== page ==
Victor Davis Hanson

The bookish, twice-unsuccessful Democratic presidential candidate Adlai Stevenson once sighed that if most thinking people supported him, it still wouldn't be enough in America because, "I need a majority."

For some reason, Democrats have chosen to follow the disastrous model of Stevenson and not that of feisty man-of-the-people Missourian Harry Truman -- though the former nearly wrecked the party and the latter got elected.

Former President Jimmy Carter likewise seems to feel that he's still too smart for us. Carter, who turns 86 on Friday, is hitting the news shows to explain why he remains America's "superior" ex-president -- and why more than 30 years ago he was so successful yet so underappreciated as our chief executive.

Most Americans instead remember a very different President Carter who finished his single term with 18 percent inflation, 18 percent interest rates, 11 percent unemployment, long gas lines, and a world in chaos from hostage-taking in Teheran and Soviet communist aggression in Afghanistan and Central America.

Now, John Kerry -- who failed to win the presidency in 2004 and recently tried to avoid state sales taxes on his new $7 million yacht -- is voicing similar frustrations about Americans' inability to fathom what their betters are trying to do for them. He is furious that an unsophisticated electorate might not return congressional Democratic majorities in 2010. Kerry laments that, "We have an electorate that doesn't always pay that much attention to what's going on." Instead it falls for "a simple slogan rather than the facts or the truth or what's happening."

In 2006, Kerry warned students that if they did poorly in school, they could "get stuck in Iraq." He apparently had forgotten that soldiers volunteer for military service, and are overwhelmingly high school graduates.

In the 2008 campaign, Michelle Obama at one point said of her husband's burden, "Barack is one of the smartest people you will ever encounter who will deign to enter this messy thing called politics."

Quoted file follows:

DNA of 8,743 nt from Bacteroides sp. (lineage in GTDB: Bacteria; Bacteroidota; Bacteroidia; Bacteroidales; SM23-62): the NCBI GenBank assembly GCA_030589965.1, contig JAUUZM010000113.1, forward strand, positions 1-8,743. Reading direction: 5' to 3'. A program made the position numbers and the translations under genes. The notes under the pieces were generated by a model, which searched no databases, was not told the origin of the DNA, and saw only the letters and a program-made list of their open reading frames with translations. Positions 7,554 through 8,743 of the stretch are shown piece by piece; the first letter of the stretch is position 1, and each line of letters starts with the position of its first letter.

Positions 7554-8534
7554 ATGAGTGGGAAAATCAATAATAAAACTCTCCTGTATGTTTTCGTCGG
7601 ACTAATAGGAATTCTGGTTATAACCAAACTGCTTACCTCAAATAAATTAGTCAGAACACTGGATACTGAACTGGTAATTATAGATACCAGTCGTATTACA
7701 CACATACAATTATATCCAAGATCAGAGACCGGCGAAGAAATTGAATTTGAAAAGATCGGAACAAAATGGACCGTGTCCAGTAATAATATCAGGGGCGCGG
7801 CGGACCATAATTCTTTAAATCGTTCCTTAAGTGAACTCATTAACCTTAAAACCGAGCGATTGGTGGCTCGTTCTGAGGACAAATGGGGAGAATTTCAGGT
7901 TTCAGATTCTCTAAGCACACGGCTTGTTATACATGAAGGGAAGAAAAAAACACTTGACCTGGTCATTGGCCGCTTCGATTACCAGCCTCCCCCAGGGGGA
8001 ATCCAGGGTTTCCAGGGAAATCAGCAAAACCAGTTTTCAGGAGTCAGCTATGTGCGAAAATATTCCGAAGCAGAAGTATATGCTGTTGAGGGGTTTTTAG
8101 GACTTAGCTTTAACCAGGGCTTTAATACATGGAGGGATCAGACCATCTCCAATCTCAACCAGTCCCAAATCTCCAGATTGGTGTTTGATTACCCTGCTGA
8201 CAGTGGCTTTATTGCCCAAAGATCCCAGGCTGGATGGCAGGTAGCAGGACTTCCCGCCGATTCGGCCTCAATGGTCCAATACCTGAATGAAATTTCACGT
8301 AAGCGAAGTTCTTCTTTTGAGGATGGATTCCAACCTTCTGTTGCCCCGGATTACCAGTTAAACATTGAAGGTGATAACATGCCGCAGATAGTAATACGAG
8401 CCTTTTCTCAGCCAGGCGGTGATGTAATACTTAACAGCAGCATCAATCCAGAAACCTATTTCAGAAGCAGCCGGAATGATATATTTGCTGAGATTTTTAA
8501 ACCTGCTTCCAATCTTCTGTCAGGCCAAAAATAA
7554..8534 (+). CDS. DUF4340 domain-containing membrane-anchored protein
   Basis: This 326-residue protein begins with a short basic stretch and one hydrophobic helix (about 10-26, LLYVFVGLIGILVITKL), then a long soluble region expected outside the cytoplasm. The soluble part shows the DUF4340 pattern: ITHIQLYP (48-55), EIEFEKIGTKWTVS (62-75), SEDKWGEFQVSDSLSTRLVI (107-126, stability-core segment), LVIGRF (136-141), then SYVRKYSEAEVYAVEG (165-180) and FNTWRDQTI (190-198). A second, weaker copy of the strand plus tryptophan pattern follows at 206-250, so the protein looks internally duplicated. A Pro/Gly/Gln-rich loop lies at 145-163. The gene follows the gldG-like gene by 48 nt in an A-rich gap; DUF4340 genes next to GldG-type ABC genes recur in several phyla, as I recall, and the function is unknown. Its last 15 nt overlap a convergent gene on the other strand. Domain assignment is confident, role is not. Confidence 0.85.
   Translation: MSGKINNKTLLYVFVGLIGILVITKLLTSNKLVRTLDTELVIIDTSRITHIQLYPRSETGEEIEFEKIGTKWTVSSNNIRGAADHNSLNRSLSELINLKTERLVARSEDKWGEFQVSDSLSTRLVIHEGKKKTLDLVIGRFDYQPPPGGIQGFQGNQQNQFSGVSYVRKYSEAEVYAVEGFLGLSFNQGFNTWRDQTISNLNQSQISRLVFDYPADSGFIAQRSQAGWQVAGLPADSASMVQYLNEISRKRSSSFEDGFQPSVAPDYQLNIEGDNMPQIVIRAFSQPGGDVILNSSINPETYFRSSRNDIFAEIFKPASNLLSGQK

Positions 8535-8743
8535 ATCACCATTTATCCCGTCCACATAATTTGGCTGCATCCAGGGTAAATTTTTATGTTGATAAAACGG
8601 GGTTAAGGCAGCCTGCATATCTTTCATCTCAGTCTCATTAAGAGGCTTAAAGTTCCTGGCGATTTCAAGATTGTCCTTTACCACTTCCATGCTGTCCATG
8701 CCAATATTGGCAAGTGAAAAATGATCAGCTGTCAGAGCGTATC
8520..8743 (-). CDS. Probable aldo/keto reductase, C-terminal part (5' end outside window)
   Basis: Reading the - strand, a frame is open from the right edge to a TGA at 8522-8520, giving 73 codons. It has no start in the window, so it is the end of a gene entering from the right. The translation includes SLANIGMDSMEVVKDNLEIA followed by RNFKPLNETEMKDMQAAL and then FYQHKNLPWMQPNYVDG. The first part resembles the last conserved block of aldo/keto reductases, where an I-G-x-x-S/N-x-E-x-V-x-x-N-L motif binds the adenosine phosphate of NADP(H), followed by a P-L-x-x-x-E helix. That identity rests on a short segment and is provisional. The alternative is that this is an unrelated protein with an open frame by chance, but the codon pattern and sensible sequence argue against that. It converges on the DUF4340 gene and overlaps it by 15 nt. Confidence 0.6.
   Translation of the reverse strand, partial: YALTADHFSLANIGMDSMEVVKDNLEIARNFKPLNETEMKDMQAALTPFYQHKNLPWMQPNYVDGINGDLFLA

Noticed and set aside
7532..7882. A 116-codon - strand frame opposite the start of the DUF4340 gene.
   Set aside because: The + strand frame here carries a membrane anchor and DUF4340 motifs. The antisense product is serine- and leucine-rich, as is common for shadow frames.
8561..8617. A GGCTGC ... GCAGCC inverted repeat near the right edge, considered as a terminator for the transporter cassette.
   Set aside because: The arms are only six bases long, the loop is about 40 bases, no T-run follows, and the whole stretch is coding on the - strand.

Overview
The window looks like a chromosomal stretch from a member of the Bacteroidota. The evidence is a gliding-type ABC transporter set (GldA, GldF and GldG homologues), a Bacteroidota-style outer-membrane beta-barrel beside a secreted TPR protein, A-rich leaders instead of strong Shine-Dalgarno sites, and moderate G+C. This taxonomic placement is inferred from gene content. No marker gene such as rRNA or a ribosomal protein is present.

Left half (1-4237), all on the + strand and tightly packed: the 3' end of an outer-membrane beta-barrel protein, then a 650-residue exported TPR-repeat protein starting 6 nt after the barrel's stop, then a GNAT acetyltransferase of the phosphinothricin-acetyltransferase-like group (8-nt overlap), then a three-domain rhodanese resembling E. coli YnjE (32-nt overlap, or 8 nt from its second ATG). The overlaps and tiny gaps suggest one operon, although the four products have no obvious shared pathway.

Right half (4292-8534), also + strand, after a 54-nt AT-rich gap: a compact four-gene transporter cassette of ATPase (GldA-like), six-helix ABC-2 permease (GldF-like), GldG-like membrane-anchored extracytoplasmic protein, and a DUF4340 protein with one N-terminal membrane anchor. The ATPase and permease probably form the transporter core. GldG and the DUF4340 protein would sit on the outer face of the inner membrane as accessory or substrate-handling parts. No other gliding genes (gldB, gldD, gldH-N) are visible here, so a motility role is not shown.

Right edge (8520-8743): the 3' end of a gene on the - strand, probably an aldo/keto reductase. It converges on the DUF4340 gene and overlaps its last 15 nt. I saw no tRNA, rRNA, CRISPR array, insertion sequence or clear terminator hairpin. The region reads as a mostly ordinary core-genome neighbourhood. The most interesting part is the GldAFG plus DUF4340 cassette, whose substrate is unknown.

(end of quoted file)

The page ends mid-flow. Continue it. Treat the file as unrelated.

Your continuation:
That sense of intellectual superiority was channeled by Barack Obama himself when he later tried to explain why his message was not resonating with less astute rural Pennsylvanians: "And it's not surprising then they get bitter, they cling to guns or religion or antipathy toward people who aren't like them or anti-immigrant sentiment or anti-trade sentiment as a way to explain their frustrations."

During the recent Ground Zero mosque controversy, Obama returned to that Carter-Kerry-Obama sort of condescension. When asked about the overwhelming opposition to the mosque, the president felt again that the unthinking hoi polloi had given into their unfounded fears: "I think that at a time when the country is anxious generally and going through a tough time, then fears can surface, suspicions, divisions can surface in a society."

The president often clears his throat with "Let me be perfectly clear" and "Make no mistake about it" -- as if we, his schoolchildren, have to be warned to pay attention to the all-knowing teacher at the front of the class.

Disappointed progressive pundits also resonate this angst over having to deal with childlike Americans. Washington Post columnist Eugene Robinson recently psychoanalyzed the falling support for the president by claiming that "The American people are acting like a bunch of spoiled brats."

Thomas Frank's best-selling 2004 book "What's the Matter With Kansas?" lamented that uninformed voters were easily tricked into voting against their "real" economic interests.

When America votes for a liberal candidate, it is redeemed by the left as intelligent -- and derided as dense when it does not. We were told not to worry that Treasury Secretary Timothy Geithner did not pay all his income taxes since we were lucky to have someone so well educated and experienced in high finance.

Note that few Democratic candidates are running on the health-care bill they passed, promising at the time that it would be appreciated by a suspicious American public. More federal borrowing and amnesty are still pushed under the euphemisms "stimulus" and "comprehensive immigration reform." House Speaker Nancy Pelosi claimed that the Tea Party was merely a synthetic Astroturf movement. Professors and preachers may like such sermonizing, but for politicians it's a lousy way to get elected. Again, compare the relative fates of the patronizing Adlai Stevenson and the plain-speaking Harry Truman.

For many of today's liberals, the fact that the president has to deal with so many Neanderthal know-nothings explains why he can't, as promised, close Guantanamo, end "don't ask, don't tell," or do away with Bush-era renditions, tribunals wiretaps, and the wars in Afghanistan and Iraq.

But current polls suggest that these clueless and unappreciative Americans apparently believe that an elite education does not ensure their officials can balance a budget, pay their own taxes or speak candidly.

What an outrageous "How dare they!" thought.

Victor Davis Hanson

Victor Davis Hanson is a classicist and historian at the Hoover Institution, Stanford University, and a recipient of the 2007 National Humanities Medal.